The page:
India’s independence or the migration of Hindus and Muslims on the basis of religion is as old as fifty-seven years. I remember leaving my home in Sialkot city on August 14 itself because the new state of Pakistan did not entertain non-Muslims, just as East Punjab did not want any Muslim in their midst.
However, I crossed the border 32 days after independence. By then, the fury of killing and looting had subsided. I did not see Hindus and Muslims quarrelling or actually fighting. I saw the pain-etched faces — men and women, with their meagre belongings bundled on their heads and the fear-stricken children following them. Both Hindus and Muslims had left behind their hearth, homes, friends and neighbours. Both had been torn on the rack of history. Both were refugees.
The tragedy of Partition is too deep to be described in words. But to convert it into a Hindu and Muslim question is politicising the problem. Unfortunately, this will whip up hatred against Hindus, who were as much at the receiving end in Pakistan as were Muslims in India.
Why were the people, who coexisted for so many years, now killing each other? Nothing would be more futile than the effort to pin down who was responsible for the partitioning of the subcontinent. With the sequence of events stretching back for over six decades, such an exercise can only be an academic study.
History’s ‘ifs’ are at best hypothetical and at worst subjective. The Partition was like the Greek tragedy. All knew what was happening. Still they could do nothing to check it. The climate in the country had become too polluted to escape the carnage and the migration that came in its wake.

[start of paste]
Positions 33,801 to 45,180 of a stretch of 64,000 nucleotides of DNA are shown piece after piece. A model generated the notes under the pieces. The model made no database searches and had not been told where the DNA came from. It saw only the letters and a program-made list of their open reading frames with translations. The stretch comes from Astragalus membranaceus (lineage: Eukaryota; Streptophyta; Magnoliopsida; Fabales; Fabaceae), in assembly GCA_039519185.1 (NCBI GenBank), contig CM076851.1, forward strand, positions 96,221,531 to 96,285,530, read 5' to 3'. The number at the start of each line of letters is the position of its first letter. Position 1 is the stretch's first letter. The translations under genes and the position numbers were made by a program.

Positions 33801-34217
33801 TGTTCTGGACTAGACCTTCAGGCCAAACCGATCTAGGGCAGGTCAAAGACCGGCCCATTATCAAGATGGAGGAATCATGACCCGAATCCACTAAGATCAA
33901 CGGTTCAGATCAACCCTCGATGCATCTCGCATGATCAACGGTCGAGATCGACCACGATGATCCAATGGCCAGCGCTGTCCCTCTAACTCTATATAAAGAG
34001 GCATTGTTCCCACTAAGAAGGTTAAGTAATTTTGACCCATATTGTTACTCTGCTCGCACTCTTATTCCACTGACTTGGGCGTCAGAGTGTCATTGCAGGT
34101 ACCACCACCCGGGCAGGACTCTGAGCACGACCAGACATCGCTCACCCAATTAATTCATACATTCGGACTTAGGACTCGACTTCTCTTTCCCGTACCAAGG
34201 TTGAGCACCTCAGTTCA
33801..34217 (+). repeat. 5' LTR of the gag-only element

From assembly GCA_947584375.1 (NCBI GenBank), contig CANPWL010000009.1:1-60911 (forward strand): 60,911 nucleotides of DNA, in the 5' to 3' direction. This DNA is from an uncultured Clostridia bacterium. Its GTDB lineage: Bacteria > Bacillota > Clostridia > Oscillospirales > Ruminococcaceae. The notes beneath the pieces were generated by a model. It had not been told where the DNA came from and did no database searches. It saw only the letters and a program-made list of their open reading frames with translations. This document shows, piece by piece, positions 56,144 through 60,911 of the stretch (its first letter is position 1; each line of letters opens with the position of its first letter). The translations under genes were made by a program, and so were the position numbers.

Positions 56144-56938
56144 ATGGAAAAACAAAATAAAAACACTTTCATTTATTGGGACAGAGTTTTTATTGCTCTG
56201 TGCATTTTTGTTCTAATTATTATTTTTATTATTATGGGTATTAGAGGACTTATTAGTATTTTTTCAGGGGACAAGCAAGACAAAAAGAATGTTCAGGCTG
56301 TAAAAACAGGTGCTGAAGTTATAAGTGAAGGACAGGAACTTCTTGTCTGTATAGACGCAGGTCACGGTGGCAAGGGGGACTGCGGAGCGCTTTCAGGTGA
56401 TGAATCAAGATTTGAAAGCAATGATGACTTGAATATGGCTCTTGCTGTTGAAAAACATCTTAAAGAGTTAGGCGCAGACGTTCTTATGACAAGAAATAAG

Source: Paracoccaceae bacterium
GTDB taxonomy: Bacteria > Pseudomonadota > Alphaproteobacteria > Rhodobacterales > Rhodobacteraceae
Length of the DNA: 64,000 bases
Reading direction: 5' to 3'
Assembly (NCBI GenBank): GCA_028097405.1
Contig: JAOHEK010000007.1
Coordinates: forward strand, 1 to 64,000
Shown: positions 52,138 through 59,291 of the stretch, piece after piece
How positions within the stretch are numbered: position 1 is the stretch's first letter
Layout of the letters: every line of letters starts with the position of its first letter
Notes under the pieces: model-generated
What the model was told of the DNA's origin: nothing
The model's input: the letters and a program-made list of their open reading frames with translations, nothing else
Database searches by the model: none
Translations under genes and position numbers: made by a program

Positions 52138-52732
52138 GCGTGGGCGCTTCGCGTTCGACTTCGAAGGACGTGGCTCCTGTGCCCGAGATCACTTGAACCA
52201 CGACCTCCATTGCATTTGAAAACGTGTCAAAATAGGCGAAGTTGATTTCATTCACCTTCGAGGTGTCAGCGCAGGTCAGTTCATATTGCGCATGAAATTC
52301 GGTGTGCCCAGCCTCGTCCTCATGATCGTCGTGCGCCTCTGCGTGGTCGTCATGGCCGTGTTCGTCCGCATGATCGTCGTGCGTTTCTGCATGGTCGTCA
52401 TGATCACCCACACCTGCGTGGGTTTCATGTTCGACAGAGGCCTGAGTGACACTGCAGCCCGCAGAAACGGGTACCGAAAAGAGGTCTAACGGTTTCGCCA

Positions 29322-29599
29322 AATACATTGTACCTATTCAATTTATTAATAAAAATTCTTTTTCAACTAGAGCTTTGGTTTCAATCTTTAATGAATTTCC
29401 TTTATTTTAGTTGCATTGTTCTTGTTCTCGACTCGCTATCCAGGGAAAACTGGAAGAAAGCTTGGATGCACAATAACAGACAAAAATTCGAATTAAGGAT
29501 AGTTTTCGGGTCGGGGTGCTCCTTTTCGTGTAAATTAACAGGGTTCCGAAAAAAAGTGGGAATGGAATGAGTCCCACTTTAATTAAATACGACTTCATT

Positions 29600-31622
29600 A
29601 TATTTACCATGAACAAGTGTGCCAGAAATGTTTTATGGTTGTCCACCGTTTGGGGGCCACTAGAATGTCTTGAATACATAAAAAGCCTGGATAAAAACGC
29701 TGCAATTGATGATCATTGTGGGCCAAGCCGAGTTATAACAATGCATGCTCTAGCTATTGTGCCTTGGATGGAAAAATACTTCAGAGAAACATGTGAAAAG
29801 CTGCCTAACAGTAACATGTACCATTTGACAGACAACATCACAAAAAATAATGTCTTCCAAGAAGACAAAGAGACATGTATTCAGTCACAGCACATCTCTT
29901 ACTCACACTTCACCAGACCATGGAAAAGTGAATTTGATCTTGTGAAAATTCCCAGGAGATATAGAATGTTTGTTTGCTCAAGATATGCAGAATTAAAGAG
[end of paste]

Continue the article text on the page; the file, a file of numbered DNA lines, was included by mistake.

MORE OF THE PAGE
Has partition served the purpose of Muslims? I do not know. During my trips to that country, I have heard people saying that they are happy that at least they have “some place” where they feel secure, free of Hindu domination or Hindu aggression. But I feel that the Muslims as Muslims have been the biggest losers. They are now spread over three countries — India, Pakistan and Bangladesh. Imagine the influence that their numbers — their votes — could have commanded in the undivided subcontinent! They would have been nearly one-third of the total population.
I have returned disheartened from the Wagah-Amritsar border, not because there is no lessening of martial posture of soldiers at the sunset parade, but because of a new monstrosity that has come up there. The Pakistani authorities have projected figures in carving on boards to show how Hindus and Sikhs had killed and looted Muslims during the Partition. The reliefs have been displayed in such a way that they are visible only from the Indian side. They cannot be seen from the Pakistan side because the back of the reliefs are merely large bill boards.
The happenings depicted are offensive in expression and deprave in purport. They have been installed in the last two months, probably because the voice of peace with India is gaining strength in Pakistan and because nearly 50 people came to the border, the zero point, for the first time last year to light the candles since independence six decades ago.
Again, the reliefs put up at the border distort facts. Whatever brutalities shown happened on both sides. Hindus and Sikhs were victims in Pakistan and Muslims in India. It was the same sordid spectacle in the newly-born countries, neither less in brutality nor more in compassion. Women and children were the main targets.
If someone were to tell me that Hinduism is greater in generosity or that Islam emits more love, I would beg to differ. I saw the followers of the two religions killing in the name of faith. They were raising slogans of both “Har Har Mahadev” and “Ya Ali” while piercing swords or spears into one another. Some incidents were captured in the books which were published at that time. Aur insan mar gaya is the famous book by Ramanand Sagar and the short story Peshawar Express by the eminent Urdu writer Krishan Chander, to narrate events of how man dies when the Satan in him awakens. Then there are Sadaat Hasan Manto’s short stories in Urdu that tell how the two communities touched the depth of crime and callousness.
Published in The Express Tribune, August 15th, 2014.
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